With stricter procedures for the disposal of trash and recycling, new university policy is forcing students to clean up their acts.
In an Aug. 13 e-mail sent to students living in on-campus apartments and townhouses, residents were informed that the university had altered the rules regarding the disposal of trash. The new policy states that there will be consequences for: “a) failure to place trash in appropriate trash receptacle(s); b) leaving trash receptacle(s) on public display outside of apartment, townhouse, room, etc., in excess of the posted allotted timeframe; c) accumulation of trash in rooms, apartment, front and/or backyard that could cause a health risk,” according to the e-mail.
Director of Residence Life Stephanie Lynch said she expects the benefits of the new policy to extend beyond campus.
“Our hope is that clarification of the trash policy and new trash disposal locations will help both the students and the neighbors,” she said. “Trash disposal and recycling will be more convenient for our townhouses on Prospect Street and the 1400 block of 36th Street since [residents] will be able to take their trash out at any time,” she said.
The e-mail to students called for special attention to trash during the move-in process, during which more dumpsters would be provided to accommodate a higher volume of garbage from packing materials.
The trash policy will be enforced by university staff members who will periodically check conditions near student residences. The penalty for a violation is serious, ranging from a $50 fine per resident and five work sanction hours per resident to a $150 fine per resident and an apartment living suspension for a third-time offense.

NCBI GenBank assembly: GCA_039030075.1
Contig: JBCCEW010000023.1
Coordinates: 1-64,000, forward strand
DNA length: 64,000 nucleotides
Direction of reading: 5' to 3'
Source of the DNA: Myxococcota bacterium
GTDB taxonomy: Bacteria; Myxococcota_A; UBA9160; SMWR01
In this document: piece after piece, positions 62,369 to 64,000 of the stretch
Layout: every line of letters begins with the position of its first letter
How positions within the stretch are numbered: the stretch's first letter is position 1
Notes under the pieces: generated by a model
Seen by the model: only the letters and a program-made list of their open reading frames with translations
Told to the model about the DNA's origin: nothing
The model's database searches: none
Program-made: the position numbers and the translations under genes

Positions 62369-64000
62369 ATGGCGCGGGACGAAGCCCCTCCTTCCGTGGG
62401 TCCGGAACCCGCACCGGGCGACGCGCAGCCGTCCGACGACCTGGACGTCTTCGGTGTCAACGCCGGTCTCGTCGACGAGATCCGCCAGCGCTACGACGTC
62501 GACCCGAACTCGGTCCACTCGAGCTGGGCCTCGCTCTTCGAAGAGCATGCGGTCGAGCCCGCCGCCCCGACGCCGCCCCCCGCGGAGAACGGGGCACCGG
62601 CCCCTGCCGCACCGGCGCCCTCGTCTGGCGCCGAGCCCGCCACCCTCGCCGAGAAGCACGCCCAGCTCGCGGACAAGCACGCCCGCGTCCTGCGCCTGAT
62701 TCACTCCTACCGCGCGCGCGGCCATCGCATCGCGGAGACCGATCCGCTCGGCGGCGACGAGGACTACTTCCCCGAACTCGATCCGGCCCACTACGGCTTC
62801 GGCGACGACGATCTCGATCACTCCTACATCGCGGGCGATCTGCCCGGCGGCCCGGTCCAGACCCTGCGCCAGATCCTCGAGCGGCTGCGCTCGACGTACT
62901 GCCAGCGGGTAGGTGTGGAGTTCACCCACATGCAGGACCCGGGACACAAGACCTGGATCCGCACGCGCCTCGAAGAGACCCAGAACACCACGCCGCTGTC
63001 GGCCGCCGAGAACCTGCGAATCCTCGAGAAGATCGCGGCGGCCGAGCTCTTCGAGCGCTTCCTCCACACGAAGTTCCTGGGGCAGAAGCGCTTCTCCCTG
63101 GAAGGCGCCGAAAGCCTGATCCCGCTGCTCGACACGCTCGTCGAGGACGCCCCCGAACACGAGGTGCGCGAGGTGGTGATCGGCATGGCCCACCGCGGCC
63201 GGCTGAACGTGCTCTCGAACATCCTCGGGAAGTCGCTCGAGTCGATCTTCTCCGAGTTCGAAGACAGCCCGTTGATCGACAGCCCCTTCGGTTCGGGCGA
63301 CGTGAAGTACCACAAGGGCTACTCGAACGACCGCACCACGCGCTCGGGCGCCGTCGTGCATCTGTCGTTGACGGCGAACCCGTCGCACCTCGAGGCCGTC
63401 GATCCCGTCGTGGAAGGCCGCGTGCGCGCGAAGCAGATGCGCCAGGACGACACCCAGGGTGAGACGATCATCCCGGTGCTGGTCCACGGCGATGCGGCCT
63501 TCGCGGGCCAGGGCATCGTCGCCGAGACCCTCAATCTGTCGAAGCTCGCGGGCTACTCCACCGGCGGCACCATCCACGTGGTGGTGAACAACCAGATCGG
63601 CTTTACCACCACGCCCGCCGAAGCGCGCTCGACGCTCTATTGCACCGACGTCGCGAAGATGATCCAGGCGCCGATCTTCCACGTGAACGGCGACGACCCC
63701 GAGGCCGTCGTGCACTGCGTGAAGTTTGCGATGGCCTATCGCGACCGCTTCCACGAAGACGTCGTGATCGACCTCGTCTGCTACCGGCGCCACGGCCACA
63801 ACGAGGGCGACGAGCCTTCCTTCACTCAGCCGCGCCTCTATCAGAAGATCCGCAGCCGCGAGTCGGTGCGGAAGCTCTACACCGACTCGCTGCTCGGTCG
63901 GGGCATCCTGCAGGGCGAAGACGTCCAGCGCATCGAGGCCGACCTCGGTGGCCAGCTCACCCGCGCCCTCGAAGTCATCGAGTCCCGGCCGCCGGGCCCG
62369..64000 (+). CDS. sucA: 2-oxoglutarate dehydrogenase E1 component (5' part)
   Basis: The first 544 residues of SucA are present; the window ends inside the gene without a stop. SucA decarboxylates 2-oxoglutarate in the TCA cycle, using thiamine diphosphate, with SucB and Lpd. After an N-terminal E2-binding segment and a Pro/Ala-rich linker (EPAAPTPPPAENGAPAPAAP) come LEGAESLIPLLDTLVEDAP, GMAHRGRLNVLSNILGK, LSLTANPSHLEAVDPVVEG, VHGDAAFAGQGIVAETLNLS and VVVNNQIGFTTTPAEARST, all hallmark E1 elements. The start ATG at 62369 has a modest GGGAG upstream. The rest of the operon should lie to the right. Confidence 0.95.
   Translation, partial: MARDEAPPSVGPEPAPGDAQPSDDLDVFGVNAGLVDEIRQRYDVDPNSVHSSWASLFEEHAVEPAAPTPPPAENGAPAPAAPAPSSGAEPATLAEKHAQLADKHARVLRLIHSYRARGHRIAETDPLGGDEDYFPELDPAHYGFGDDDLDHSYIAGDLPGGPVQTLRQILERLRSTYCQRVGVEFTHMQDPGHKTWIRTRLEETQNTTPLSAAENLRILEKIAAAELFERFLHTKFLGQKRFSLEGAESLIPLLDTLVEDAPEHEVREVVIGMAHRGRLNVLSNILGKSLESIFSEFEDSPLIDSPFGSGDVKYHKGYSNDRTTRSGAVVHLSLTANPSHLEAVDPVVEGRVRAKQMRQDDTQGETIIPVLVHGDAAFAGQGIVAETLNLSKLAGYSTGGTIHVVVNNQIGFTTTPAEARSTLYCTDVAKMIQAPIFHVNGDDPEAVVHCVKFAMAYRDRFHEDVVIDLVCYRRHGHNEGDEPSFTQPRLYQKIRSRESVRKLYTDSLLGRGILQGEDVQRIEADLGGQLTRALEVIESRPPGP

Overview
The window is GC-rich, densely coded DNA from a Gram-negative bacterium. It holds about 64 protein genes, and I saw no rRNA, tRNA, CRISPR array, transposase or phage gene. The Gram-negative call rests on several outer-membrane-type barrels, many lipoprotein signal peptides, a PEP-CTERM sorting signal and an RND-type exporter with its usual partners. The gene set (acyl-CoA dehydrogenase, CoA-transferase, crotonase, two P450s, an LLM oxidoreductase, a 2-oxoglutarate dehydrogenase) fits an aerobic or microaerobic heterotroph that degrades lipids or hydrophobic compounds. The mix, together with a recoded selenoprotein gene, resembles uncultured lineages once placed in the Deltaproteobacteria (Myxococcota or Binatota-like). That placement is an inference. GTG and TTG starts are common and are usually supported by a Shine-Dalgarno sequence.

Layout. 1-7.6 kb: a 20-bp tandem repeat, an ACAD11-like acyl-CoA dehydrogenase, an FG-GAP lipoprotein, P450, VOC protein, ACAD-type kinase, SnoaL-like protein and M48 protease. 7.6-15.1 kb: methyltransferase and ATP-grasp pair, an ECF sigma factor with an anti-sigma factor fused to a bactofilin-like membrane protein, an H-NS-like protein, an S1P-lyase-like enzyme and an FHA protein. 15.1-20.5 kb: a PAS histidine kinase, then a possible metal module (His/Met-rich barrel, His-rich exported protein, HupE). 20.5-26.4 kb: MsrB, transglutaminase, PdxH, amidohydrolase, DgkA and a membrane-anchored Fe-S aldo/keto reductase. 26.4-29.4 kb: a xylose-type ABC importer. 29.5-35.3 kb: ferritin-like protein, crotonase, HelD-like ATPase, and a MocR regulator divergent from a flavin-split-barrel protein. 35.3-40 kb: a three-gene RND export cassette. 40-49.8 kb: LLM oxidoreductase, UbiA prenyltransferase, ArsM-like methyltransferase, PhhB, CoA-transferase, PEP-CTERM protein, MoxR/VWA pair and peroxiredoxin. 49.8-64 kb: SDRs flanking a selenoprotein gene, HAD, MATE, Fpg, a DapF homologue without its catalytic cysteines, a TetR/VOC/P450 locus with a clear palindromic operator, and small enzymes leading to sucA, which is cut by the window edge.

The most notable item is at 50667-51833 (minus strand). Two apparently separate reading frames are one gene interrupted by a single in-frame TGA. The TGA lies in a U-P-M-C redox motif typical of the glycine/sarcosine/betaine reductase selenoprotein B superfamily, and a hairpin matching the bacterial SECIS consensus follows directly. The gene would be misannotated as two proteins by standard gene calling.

Henle Village resident Katie Pak (COL ’12) said she was not surprised by the severity of the punishment for a trash policy violation.
“I think the strictness is well-intentioned: Obviously we want people to be responsible for their trash and keep the area clean, but I doubt that many people are going to follow through with the policy, and it just seems difficult to enforce,” Pak said. “It would make it easier if trash wasn’t in one centralized location, because the more people have to travel to get to the dumping site, the less responsible people are going to be about the policy,” she added.
Rodents were a particular source of concern for the university when creating the new policy, Lynch said. “We believe these efforts should assist in rodent control in the neighborhood and around campus,” she said.
Students were also provided with tips to make trash disposal as easy as possible. They were reminded not to use trash bags larger than 13 gallons, for example, because these are too large to fit down the trash chute. These bags should be plastic, tied tightly when full and disposed of quickly. “